Consider the following from recent studies and surveys:

  • 36% of the Internet industry is hard-core pornography (BusinessInsider.com).
  • 97% of boys and 80 percent of girls who responded to the survey said they had viewed porn. Nearly a quarter of boys and eight percent of girls said they have tried to stop watching pornography but could not kick the habit. The study involved a survey of 177 young people between the ages of 16 and 20. (LifeSiteNews.com)
  • The online porn industry makes over $3,000 per second. (http://www.businessinsider.com)
  • Of the 304 scenes analyzed, 88.2% contained physical aggression, principally spanking, gagging, and slapping, while 48.7% of scenes contained verbal aggression, primarily name-calling. Perpetrators of aggression were usually male, whereas targets of aggression were overwhelmingly female. (Ana Bridges, et al., Violence Against Women, October 2010 vol. 16 no. 10, 1065-1085)
  • A study in the southeastern U.S. found that 53% of boys and 28 percent of girls (ages 12-15) reported use of sexually explicit pornography. The Internet was the most popular forum for viewing. (Brown, J. & L'Engle, K. 2009, Communications Research, X-Rated: Sexual attitudes and behaviors associated with U.S. early adolescents' exposure to sexually explicit media.)
  • American children begin consuming hardcore pornography at an average age of 11.
  • Youth who look at violent x-rated material are six times more likely to report forcing someone to do something sexual online or in-person versus youth not exposed to x-rated material. (Internet Solutions for Kids, Center for Disease & Control, November, 2010)
  • According to UK statistics released earlier this year, pornography and depictions of sexuality turned more than 4,500 British children - some of them as young as five - into sexual offenders between 2009-2012. (LifeSiteNews.com )

Other nations have already taken a stand and said “enough is enough!” In 2013, Great Britain's former prime minister, David Cameron, initiated a similar model to "Project Wilberforce,” which aligns with EIE's proposed ISP Code of Ethical Conduct that called on industry to adopt voluntary filtering settings (introduced at the Children's Online Summit in 1997). (ISP CODE OF CONDUCT) Additionally, Iceland, Russia and other nations have already implemented measures to stop the free flow of pornography via the Internet's public airways.

The key concept of the UK model is for Internet service providers to set the filtering defaults "on" to filter pornography rather than "off". Key aspects of the UK model include the following:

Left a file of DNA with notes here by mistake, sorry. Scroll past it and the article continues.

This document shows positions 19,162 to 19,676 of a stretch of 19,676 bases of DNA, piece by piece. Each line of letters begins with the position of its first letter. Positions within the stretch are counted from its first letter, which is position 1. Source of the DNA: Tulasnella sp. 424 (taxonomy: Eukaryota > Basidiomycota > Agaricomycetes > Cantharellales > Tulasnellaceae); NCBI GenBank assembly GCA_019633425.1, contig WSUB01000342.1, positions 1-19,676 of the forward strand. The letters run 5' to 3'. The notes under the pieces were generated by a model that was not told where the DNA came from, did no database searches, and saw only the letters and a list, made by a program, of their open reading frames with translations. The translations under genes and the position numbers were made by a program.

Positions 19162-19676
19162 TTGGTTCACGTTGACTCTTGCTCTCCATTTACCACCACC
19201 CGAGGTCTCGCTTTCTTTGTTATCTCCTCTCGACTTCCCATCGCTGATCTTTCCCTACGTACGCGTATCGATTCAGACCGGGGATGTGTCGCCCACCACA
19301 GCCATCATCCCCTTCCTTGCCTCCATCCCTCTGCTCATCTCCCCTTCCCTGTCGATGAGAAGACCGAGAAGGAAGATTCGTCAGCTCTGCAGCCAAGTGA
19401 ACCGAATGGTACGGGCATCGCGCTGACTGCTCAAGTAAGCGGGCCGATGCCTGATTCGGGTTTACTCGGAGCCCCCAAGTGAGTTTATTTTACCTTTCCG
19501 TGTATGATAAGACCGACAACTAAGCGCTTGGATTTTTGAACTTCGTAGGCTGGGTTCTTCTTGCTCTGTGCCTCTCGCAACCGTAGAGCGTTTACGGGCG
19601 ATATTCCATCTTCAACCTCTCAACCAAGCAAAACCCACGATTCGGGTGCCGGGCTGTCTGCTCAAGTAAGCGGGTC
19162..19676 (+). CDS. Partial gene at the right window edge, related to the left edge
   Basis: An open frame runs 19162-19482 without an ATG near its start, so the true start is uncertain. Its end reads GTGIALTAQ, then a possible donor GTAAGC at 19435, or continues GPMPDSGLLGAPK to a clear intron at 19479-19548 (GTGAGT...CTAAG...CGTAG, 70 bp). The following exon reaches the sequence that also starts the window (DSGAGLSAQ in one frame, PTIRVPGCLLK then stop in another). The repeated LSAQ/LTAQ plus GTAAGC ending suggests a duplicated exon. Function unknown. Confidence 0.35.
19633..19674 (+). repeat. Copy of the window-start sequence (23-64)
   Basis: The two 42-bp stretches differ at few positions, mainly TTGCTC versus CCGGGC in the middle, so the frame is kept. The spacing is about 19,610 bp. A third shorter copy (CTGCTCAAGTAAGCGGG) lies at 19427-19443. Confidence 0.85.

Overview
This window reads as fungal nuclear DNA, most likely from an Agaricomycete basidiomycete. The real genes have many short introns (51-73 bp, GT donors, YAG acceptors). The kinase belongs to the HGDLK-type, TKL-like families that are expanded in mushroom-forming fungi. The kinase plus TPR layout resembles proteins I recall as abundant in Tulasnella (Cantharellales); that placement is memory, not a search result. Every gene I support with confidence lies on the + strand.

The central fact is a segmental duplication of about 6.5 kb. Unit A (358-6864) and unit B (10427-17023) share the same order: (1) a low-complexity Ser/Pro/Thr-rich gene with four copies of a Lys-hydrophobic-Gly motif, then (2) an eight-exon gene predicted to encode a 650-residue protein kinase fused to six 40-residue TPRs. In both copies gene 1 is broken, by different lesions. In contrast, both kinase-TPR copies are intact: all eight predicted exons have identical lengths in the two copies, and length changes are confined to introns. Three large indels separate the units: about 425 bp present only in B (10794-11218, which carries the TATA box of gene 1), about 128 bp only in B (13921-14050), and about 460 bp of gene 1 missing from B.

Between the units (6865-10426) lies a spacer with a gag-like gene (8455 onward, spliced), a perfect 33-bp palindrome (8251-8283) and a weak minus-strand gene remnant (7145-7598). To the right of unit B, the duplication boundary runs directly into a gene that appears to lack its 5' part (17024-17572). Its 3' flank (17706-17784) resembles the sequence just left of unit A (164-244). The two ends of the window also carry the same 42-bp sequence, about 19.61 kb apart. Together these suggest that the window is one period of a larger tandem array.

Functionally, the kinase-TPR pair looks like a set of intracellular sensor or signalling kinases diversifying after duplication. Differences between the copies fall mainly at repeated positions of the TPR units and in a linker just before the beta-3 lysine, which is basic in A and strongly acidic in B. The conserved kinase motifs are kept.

"Internet enabled device or internet-based service sold or supplied into the consumer market and likely to be owned or used by children or young people should, by default, come with filtering and blocking software preinstalled and operational to provide protection against exposure to adult content. An age-verified adult ought to be able to modify the preinstalled protective program settings or abandon them altogether, otherwise the defaults should remain";

"UK-based web hosting companies should ensure publishers making pornography available within the UK have an effective age verification process in place."

America's first amendment does not protect the free flow of pornography into the lives and minds of children. Most Americans are not aware that the United States Supreme Court has identified four categories of pornography that can be determined illegal. They include indecency, material harmful to minors, obscenity and child pornography. (Click here for more information about these categories.)  Both obscenity and child pornography are illegal for adults as well as children, yet are in abundance on the Internet. Indecency and material harmful to minors are illegal when distributed to minor children in print and broadcast, but no such laws currently exist with regards to the Internet. The bottom line is that children and adults have free and easy access to all categories of pornography online!

EIE has a unique relationship with Internet industry leaders given its promotion of industry software tools and 20-plus years of collaborating with industry leaders to increasingly adopt improved best practices and promote industry provided tools. Given the UK model that shifts the paradigm for industry to voluntarily adopt a "filtering default on" model (similar to EIE’s original ISP Code of Conduct) success of our mission is indeed within sight.

Please heed this call to action and join us in the pioneering effort to help create this paradigm shift. Together we can continue to enable millions of parents and caring adults to play an active and hands-on role in protecting children from dangers on the Internet, in homes, schools, and community centers across the nation. Let’s work together to push for the social change inspired by William Wilberforce and make the world a better place by making the Internet safer for children and families.